By Karen Charlton
As I did the dishes last night, and Mr Karen made tea, we had a brief conversation about blogging.
“The Best Australian Blogs finalists come out tomorrow …” I tell the dishwater.
“You’re not holding out for that, are you?” Our backs are perpendicular to each other. I grab another pan and plunge it into the sink.
“In a way, it’d be nice …” I offer feebly, realising that when I write this down my tone will require the use of many ellipses. This is how to have a conversation without actually having a conversation.
“My problem is, the blog is probably the best thing that I’ve ever done, and yet if I keep doing it, I won’t have the time or energy to create anything else.”
“Well, give it up.”
Clearing out my office on Saturday, while the bigger boys went to the football and the youngest boy napped, I came eye to eye with all of my unfinished projects; art folios, sketch books, journals and notebooks.
Of the unfinished works, the blog is not one of them; it’s the only thing I have kept up, through all else. Through the self doubt, the arguments it’s caused with friends, the attention and the telling realisation that I really don’t like attention.
And yet the internet is like the worst boyfriend I have ever had. Gazing intently into its eyes each night, only to wake up in the morning with an empty in-box. Why do I keep doing this to myself?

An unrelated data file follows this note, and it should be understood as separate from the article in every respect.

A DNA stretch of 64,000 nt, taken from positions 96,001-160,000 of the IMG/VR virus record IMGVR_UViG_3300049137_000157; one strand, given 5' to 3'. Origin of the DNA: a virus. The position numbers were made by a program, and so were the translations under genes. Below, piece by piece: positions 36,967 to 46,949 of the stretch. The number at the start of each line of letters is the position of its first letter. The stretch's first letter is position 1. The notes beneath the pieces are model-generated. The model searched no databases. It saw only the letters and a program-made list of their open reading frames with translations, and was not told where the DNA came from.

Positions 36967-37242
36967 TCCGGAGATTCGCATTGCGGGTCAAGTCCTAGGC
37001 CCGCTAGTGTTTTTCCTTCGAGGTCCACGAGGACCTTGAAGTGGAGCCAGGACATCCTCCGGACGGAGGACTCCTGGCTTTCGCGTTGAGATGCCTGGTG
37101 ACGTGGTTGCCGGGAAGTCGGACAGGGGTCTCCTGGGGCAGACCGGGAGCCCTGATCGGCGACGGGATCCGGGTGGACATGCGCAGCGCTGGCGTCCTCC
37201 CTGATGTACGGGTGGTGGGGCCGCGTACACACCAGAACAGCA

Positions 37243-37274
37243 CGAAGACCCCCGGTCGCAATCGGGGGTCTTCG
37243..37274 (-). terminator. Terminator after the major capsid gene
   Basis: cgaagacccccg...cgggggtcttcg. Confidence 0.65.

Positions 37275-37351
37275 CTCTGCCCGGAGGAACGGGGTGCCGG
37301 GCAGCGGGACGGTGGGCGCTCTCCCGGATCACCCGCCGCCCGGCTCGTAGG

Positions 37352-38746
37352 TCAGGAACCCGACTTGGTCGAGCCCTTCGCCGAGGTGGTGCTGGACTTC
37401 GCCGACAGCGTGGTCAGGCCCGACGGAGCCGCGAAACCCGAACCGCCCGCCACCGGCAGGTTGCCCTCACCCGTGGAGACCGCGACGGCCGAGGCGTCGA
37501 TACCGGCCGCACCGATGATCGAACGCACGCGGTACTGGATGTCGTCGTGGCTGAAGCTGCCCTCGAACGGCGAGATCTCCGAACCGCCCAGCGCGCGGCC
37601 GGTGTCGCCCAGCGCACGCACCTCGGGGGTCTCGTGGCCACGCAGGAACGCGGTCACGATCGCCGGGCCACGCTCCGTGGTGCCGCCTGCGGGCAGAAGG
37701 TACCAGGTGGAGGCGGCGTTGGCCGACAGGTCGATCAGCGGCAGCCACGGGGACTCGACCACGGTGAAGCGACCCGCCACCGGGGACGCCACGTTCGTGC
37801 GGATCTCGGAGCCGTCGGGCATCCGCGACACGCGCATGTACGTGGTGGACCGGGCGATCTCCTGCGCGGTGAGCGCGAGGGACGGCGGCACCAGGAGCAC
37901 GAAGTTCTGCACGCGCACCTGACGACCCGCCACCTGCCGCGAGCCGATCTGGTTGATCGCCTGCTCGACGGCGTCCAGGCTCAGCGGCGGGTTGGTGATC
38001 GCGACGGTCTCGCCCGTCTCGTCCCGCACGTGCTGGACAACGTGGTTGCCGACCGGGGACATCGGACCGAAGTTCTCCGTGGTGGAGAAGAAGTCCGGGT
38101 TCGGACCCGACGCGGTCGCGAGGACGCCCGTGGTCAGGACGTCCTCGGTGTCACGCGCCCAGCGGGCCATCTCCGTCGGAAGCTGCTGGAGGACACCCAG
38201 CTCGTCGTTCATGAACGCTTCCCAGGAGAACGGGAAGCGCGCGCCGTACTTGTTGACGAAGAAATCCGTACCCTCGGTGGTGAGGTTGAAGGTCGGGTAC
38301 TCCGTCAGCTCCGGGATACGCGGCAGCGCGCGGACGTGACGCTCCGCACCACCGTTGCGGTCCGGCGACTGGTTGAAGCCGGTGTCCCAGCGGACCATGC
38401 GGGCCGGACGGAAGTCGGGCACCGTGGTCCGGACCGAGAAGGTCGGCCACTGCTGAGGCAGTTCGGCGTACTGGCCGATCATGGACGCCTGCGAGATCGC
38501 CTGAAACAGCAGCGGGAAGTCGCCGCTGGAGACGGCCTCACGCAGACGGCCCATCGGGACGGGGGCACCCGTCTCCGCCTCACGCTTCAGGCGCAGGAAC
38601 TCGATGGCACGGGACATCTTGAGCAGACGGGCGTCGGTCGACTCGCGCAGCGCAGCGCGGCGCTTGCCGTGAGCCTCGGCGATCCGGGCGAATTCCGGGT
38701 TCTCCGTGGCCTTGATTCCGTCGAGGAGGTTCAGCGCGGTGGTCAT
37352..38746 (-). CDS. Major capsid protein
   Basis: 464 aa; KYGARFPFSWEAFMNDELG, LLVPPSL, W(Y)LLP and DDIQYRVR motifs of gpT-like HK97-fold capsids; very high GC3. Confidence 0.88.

My answer is always, always to try harder. Harder doing what, I’m not exactly sure. I squeeze the world a little tighter until my knuckles turn white.
When I’m having such a moment of disconnect, I read this short post from Alain de Botton.
“One of the more embarrassing and self-indulgent challenges of our time is the task of relearning how to concentrate. The past decade has seen an unparalleled assault on our capacity to fix our minds steadily on anything. To sit still and think, without succumbing to an anxious reach for a machine, has become almost impossible.
The obsession with current events is relentless. We are made to feel that at any point, somewhere on the globe, something may occur to sweep away old certainties—something that, if we failed to learn about it instantaneously, could leave us wholly unable to comprehend ourselves or our fellows. We are continuously challenged to discover new works of culture—and, in the process, we don’t allow any one of them to assume a weight in our minds. We leave a movie theater vowing to reconsider our lives in the light of a film’s values. Yet by the following evening, our experience is well on the way to dissolution, like so much of what once impressed us: the ruins of Ephesus, the view from Mount Sinai, the feelings after finishing Tolstoy’s Death of Ivan Ilyich.” (from here)
Today, I will shower, watch 2-year-old Ruben thrash around in his swimming lesson, be sat on by 4-year-old Hamish who is unwell, and laminate a picture collaged 6-year-old Louis when he should have been in bed.
I will let their weight and noise press down on me until I remember I am here.